Proposed abortion bill to set up Oklahoma database raises concerns

OKLAHOMA CITY (KFOR) – A new bill at the Oklahoma State Capitol would establish a government database that designates women who want an abortion to a number in the system. Advocates say it will help ensure pregnant women get the information they need before they make a decision. Opponents argue that it is a burdensome law that makes it harder for women to access the procedures they want.

Previous session, Oklahoma legislators passed many anti-abortion bills – and it looks like this spring could do the same.

A bill just introduced by Republicans in the state Senate could add another step to the abortion process in Oklahoma.

Senator George Burns, R-Pollard

Senate Bill 1167, introduced by Senator George Burns, R-Pollard, is known as the “Mother Matters Act” or “EMMA”.

“Many women facing an unwanted pregnancy turn to abortion because they feel like they have no choice. We want to make sure they have the opportunity to connect with medical, financial and other resources that they may not be aware of,” Burns said. “This law will do that as well as provide screening to identify people who have been victims of crime so that, with the consent of the woman, a report can be made to law enforcement. appropriate law enforcement.”

The bill requires that a woman who wants to have an abortion be provided with access to resources before having an abortion.

If she accepts, she will be provided with information about support services.

Senator Nathan Dahm, R-Broken Arrow, said: “We should provide every means possible for them to be fully informed and take every step possible to try to protect unborn babies’ lives.

However, some are interested in certain provisions of the law.

“Once again, we find legislators ignorant of the obstacles pregnant women go through to get an abortion in Oklahoma,” said Tamya Cox-Toure, head of the ACLU of Oklahoma.

Cox-Toure is concerned with the language of the bill that would require every pregnant woman who wants an abortion to have a “unique identification number” – no woman can get an abortion until she’s assigned one.

The law also requires abortion providers to keep a woman’s information for seven years.

“Who holds this number? Where does that information go? It moves into a state where we know we’ve seen data breaches, privacy issues happen,” said Cox-Toure.

We contacted Burns’ office to see how that information would be protected, but never received a response.

Signs of Building Trust Women
The exterior of the Trust Women building

The Trust Women’s Reproductive Health Clinic south of Oklahoma City released a statement to KFOR, saying:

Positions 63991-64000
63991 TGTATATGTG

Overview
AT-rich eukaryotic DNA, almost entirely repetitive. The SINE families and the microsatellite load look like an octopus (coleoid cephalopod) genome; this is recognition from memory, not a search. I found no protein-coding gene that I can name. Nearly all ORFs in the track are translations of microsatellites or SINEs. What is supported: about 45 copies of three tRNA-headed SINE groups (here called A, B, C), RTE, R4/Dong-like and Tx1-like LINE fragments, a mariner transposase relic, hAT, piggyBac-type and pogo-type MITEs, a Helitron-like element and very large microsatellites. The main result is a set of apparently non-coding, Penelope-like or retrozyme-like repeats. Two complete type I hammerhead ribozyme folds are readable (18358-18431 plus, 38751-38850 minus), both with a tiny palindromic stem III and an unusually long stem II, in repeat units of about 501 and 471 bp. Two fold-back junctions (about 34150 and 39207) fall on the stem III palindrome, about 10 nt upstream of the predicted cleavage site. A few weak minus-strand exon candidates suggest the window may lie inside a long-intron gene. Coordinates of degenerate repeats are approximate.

Trust Women believe in each person’s ability and right to make their own decisions about their health care, including decisions about abortion. Restricting or prohibiting abortion care has profound negative consequences for the lives and well-being of Oklahomans.

Instead of introducing dangerous legislation that could negatively affect the health and well-being of voters, lawmakers have other options. Politicians should focus on a variety of programs that will positively impact the lives of Oklahomans. These include expanding Medicaid, increasing funding for early education, and expanding access to telemedicine abortion care, among many other areas.

With hundreds of women traveling thousands of miles to get legal, constitutionally protected abortion care that their governments have denied them, politicians have shown their intent to turn their backs on not only neighboring countries to the south but also their own people. Any plans by politicians to submit dangerous and unconstitutional legislation during this year’s legislative session are incorrect. They still have time to work on another plan, one that includes improving the quality of life for those they serve.

Some people call the new law burdensome and unnecessary.

“We are not asking for this of any other medical procedure where we are having an unrelated third party with no relationship to the patient that now raises very intrusive questions. . So we should all be worried,” said Cox-Toure.

But Republican lawmakers were not shaken.

“There’s no other medical procedure that actually ends the life of an innocent child, I would say it’s not too burdensome to save more lives and save more fetuses,” said Dahm.

“My ultimate goal is to completely end abortion, and that fight continues,” Burns said. “But we must also do all we can as a state to help make compassionate choices for those facing unplanned pregnancy, to promote the preservation and dignity of life for mothers and their unborn babies.”

This measure, along with other proposed abortion laws, may be introduced in this session.

The session of the legislature began on February 7.

https://kfor.com/news/oklahoma-legislature/proposed-abortion-bill-to-establish-oklahoma-database-draws-concerns/ Proposed abortion bill to set up Oklahoma database raises concerns


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